Marie-Christine Schneider, the result of an affair with married French actor
Daniel Gélin. Although Maria was always aware of her father’s identity, he refused to acknowledge her as his daughter and they didn’t meet until Schneider surprised him one day in her mid-teens.
“When we met he was not nice,” she recalled. “He exists but means nothing to me.”
Placed with a nurse for two years of her early life, Schneider spent most of her childhood with her uncle’s family in Alsace, close to the German border. At 15 she set out for Paris, becoming effectively homeless and eking out a living as a film extra until a chance on-set conversation with Brigitte Bardot changed her life.
Appalled by Schneider’s tale of parental neglect, Bardot, who had worked with Gélin, took Schneider under her wing, putting her up, recognising her talent and introducing her to major players in the film business. It was Warren Beatty who, as a favour to Bardot, persuaded the William Morris agency to take on Schneider as a client.
Her role in the 1970 Alain Delon vehicle Madly got her noticed and she had accepted another part opposite Delon when the offer came through for Last Tango in Paris. Schneider’s friend Dominique Sanda had been cast but withdrew when she became pregnant; Bertolucci saw a picture of the two women together and immediately called Schneider.
Despite her wish to honour the existing commitment, her agents insisted the
opportunity to star opposite Brando was too important to pass up.
“When I read Last Tango In Paris I didn’t see anything that worried me,” she said. “I didn’t want to be a star, much less a scandalous actress, simply to be in cinema. Later, I realised I’d been completely manipulated.”
The experience exacerbated a spiral into addiction, depression and ultimately a suicide attempt, with Schneider speaking openly in interviews of taking heroin and cocaine.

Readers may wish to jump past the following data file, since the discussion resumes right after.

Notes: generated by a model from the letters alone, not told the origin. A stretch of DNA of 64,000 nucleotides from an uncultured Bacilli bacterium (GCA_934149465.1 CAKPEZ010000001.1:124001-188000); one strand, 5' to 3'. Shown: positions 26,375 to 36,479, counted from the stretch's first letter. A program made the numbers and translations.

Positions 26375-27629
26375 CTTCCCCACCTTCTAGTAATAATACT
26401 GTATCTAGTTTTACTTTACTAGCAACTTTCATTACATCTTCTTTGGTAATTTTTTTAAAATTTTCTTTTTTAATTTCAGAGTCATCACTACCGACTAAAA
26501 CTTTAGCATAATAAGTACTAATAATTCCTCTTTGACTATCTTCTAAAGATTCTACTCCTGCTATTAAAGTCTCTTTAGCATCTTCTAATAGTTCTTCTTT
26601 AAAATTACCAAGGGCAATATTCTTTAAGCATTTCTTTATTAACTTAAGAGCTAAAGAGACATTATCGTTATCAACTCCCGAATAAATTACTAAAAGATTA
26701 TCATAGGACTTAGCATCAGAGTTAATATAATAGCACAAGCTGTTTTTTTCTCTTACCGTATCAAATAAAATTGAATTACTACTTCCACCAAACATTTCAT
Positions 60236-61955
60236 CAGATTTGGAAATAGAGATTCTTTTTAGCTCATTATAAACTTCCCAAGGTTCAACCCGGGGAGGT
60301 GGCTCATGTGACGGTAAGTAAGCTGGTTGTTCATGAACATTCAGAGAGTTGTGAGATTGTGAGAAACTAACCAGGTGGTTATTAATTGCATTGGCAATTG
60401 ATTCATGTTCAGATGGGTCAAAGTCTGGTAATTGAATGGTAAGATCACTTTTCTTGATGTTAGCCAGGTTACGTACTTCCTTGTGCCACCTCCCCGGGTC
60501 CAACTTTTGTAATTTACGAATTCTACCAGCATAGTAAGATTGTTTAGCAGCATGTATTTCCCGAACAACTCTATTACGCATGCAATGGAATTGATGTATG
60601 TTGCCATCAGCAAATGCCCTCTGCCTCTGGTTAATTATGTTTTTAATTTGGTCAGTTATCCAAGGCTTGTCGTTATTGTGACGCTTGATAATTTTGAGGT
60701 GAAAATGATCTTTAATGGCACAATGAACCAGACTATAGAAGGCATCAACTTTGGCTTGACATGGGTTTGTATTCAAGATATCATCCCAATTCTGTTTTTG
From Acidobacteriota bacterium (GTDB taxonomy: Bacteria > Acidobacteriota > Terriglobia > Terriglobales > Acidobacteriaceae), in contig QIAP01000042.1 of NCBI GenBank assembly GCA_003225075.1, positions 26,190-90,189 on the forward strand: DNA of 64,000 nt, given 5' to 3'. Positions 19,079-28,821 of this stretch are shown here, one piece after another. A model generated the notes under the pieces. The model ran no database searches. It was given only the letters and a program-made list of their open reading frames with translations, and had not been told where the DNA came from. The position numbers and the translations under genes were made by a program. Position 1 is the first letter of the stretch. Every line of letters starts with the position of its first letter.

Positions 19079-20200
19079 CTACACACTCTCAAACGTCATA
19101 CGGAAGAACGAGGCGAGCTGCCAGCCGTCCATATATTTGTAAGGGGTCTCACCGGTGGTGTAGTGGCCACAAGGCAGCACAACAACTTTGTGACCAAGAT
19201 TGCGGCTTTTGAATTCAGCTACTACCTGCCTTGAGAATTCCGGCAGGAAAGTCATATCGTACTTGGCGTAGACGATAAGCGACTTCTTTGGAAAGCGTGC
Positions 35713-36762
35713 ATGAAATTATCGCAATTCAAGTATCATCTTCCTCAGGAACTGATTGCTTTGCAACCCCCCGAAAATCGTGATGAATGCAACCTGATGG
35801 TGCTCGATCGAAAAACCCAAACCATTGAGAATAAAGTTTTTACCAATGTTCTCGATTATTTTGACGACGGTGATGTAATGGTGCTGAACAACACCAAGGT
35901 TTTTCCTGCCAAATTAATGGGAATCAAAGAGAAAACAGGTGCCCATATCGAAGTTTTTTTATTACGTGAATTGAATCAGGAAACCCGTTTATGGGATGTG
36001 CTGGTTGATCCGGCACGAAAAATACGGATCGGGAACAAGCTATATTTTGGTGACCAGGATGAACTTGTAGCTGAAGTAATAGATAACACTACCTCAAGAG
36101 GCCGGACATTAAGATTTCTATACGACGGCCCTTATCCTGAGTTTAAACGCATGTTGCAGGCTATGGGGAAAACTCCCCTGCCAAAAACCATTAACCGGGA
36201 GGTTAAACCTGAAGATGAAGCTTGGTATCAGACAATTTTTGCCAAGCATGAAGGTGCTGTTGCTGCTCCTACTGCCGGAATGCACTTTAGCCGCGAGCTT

“I started using drugs when I became famous,” she recalled in the 2000s. “I did not like the celebrity and especially the image full of innuendo that people had of me after Last Tango.”
While Brando and Bertolucci continued to be feted for their art, Schneider couldn’t go into a restaurant without being “looked at like an animal, especially by old men with shiny eyes”, yet she still did her best to defend her
performance and the film, sometimes hinting at her own predicament.
“It is not a pornographic movie,” she said in 1973. “It is about loneliness and anguish.”
Good, challenging roles became scarce, not least when she made it clear nude scenes were now out of the question. She regarded her performance in 1975’s The Passenger as her best, but when co-star Jack Nicholson acquired the rights after its initial run he kept the film under wraps and unseen for three decades.
Renowned for walking off sets, sometimes for artistic reasons (the less
said about Tinto Brass’s Caligula the better), sometimes for personal reasons
(she abandoned 1975’s The Baby Sitter to check herself into a psychiatric hospital in Rome where her then partner, the photographer Joan Townsend, was being treated), work became harder to find and in her later years Schneider devoted as much time to using her story to help others as acting.
There was one particular piece of advice she gave that she wished she’d
received when starting out.
“Never take your clothes off for a middle-aged man who claims that it’s art.”